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In-Service Safety Series
In-Service Safety Series
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II. Types of Disabilities and Behaviors

  1. We have said that you need to know enough about a student's disability to know what impact it will have on transporting the student
  2. In this section we are going to talk about
    1. The kinds of disabilities a student with special needs might have
    2. The types of behaviors a student with special needs might display
  3. Most of the students you transport have physical disabilities and require specialized equipment
    1. Later we will talk about how to safely transport the student and his or her equipment
  4. Right now, let's focus on some of the other things we have to take into consideration when we are transporting students with special needs
  5. In addition to their physical limitations, for some students there may also be communication barriers
    1. Some students may have cognitive limitations that affect their ability to understand your directions
      1. They don't know what you mean because they have a problem understanding language
    2. Some students may have disabilities that affect your ability to communicate with them and their ability to communicate with you
    3. What are some examples of disabilities that might affect communication?
      • Impaired hearing
      • Impaired sight
      • Autism
      • Speech or language impairment
      • Mental retardation
      • Learning disabilities
      • Traumatic brain injury
  6. In addition to their physical limitations and their communication difficulties, some students have unusual or unpredictable behaviors that may startle you if you aren't prepared for them
    1. What we are talking about are behaviors that the student is unable to control
    2. Here are some examples
      1. Rocking
      2. Unpleasant language or repetitive phrases
      3. Yelling or calling out or significant swallowing difficulty
      4. Drooling
      5. Difficulty sitting upright
      6. Abnormal breathing patterns
      7. Startle response to loud noises or fast movement, etc., e.g., to lift operation
      8. Asthma
      9. Seizures
    3. Are there other behaviors that you have encountered?

      [Conduct discussion.]
  7. Knowing the unique characteristics of the students you transport will help you to react correctly
    1. Like individuals, disabilities vary greatly
    2. Remember that students are people first and then they are people with disabilities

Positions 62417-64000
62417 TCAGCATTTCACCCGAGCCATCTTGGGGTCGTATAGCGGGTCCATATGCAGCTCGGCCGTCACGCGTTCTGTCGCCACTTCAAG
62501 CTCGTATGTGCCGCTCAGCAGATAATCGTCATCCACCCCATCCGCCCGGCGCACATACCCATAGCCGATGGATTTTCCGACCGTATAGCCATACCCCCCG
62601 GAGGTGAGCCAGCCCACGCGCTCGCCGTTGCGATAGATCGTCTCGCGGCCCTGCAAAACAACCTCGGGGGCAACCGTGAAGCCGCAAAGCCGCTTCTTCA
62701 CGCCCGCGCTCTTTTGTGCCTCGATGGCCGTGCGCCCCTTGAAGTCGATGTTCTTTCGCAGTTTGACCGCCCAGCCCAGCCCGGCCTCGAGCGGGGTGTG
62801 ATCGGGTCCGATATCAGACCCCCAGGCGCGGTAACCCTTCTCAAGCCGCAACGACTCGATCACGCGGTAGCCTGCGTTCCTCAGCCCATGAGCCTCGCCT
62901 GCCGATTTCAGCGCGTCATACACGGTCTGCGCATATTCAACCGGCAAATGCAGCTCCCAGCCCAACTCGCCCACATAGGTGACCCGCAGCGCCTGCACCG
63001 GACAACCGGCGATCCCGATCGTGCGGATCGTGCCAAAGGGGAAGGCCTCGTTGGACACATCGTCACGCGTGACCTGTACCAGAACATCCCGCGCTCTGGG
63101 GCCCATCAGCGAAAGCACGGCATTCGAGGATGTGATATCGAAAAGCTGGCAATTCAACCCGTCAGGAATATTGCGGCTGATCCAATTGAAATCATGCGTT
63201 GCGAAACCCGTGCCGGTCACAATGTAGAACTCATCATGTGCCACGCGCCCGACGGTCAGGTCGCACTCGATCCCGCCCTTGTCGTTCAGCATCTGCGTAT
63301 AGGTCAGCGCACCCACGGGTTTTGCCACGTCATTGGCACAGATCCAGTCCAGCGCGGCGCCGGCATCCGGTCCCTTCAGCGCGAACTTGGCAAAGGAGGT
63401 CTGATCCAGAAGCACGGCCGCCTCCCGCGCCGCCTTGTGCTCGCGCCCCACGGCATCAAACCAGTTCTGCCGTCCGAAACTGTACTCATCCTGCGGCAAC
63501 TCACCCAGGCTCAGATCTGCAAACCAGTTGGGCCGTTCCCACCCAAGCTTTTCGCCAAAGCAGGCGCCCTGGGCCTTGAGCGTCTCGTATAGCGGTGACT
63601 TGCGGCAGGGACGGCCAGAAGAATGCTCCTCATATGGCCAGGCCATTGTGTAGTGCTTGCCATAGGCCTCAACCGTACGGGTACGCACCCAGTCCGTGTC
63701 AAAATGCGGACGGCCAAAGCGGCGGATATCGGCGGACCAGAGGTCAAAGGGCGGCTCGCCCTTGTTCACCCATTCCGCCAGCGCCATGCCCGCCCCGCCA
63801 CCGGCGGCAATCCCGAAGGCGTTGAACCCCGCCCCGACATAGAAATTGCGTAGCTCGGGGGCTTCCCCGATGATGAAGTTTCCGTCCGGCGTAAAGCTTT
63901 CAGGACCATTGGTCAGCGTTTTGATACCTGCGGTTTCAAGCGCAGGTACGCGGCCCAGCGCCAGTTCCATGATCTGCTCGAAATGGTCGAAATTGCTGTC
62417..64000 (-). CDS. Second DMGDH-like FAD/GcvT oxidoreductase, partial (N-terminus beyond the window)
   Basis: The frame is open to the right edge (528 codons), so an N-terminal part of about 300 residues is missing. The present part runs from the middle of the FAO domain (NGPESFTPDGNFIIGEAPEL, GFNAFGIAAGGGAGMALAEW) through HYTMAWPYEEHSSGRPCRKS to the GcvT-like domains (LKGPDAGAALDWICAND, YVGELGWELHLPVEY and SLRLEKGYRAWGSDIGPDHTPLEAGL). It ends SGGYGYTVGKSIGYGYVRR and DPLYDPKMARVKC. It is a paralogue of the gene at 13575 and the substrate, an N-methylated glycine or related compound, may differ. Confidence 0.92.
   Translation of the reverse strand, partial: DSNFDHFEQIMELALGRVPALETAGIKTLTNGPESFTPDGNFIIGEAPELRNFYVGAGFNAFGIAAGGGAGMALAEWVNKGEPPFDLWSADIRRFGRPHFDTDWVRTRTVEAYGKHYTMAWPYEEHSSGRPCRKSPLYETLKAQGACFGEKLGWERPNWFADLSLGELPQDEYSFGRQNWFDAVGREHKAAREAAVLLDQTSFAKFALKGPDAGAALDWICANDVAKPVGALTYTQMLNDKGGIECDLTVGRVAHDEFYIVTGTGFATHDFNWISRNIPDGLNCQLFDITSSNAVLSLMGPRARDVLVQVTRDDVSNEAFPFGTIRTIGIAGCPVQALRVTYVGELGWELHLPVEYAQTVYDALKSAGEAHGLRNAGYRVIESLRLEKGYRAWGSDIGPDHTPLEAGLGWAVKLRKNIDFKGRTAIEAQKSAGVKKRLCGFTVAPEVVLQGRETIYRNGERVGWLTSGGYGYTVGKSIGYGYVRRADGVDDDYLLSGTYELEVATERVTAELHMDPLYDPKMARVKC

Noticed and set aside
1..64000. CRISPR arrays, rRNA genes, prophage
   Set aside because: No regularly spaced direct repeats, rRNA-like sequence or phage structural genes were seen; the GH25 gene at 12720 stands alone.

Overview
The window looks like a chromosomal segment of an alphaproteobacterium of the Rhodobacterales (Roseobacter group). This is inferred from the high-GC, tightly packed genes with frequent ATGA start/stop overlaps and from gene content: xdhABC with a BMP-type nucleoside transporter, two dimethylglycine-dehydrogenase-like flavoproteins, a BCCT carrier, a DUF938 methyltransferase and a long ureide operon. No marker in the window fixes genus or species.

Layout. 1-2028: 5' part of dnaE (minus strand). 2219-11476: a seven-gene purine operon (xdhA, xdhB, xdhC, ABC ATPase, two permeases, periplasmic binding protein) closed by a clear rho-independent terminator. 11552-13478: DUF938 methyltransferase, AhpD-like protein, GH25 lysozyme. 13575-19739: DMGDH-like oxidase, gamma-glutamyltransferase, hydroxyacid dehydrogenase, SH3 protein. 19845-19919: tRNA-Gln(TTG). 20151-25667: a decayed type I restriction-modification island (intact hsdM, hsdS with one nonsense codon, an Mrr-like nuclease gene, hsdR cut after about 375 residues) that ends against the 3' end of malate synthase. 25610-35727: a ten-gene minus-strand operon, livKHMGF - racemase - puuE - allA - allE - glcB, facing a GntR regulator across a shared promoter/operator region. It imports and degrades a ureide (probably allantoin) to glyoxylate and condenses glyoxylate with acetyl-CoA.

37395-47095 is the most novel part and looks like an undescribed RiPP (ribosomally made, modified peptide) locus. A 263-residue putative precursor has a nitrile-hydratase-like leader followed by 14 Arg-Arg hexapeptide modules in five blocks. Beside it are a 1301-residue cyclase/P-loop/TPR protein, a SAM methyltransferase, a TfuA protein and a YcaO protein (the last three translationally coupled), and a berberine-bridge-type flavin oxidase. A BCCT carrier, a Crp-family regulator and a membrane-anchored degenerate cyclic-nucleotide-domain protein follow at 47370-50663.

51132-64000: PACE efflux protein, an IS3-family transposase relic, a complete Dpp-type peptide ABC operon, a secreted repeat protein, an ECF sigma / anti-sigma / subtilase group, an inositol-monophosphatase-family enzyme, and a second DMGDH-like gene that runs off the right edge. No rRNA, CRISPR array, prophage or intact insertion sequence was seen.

3. Your communication with any student with special needs depends on that student's abilities
      1. Don't let the focus be the student's condition
      2. Treat each student as an individual
    4. Remember that you treat the student with special needs the same way that you treat any other student of that age
      1. Be respectful; don't talk down to the student
      2. Be positive and encouraging
      3. Allow as much independence as you can safely afford
      4. Learn the language of the students on your school bus, both verbal and non-verbal
      5. Don't talk about the student as if he or she isn't there
    5. Remember that you are part of a team that cares about that student
    6. Learn about the student's abilities by
      1. Talking with parents/caregivers, teachers, and therapists
      2. Observing the student yourself
  8. Review local policies and procedures about the appropriate responses of school bus drivers
  9. Are there any questions about the types of equipment students with special needs might have or the kinds of behaviors they might display?

II.B - Display Slide #6

II.F.1 - Display Slide #7

II.F.2.e - Display Slide #8

II.G.4 - Display Slide #9

II.I - Distribute Handout #2, Disabilities, Behaviors, and the School Bus Driver


II.E.3. Record responses on a flip chart.

II.I. Refer participants to Handout #2. Tell participants that this is a description of 13 types of disabilities and appropriate responses from the school bus driver and attendant. Participants can use this section as a quick reference when they need to review what a particular student might need.

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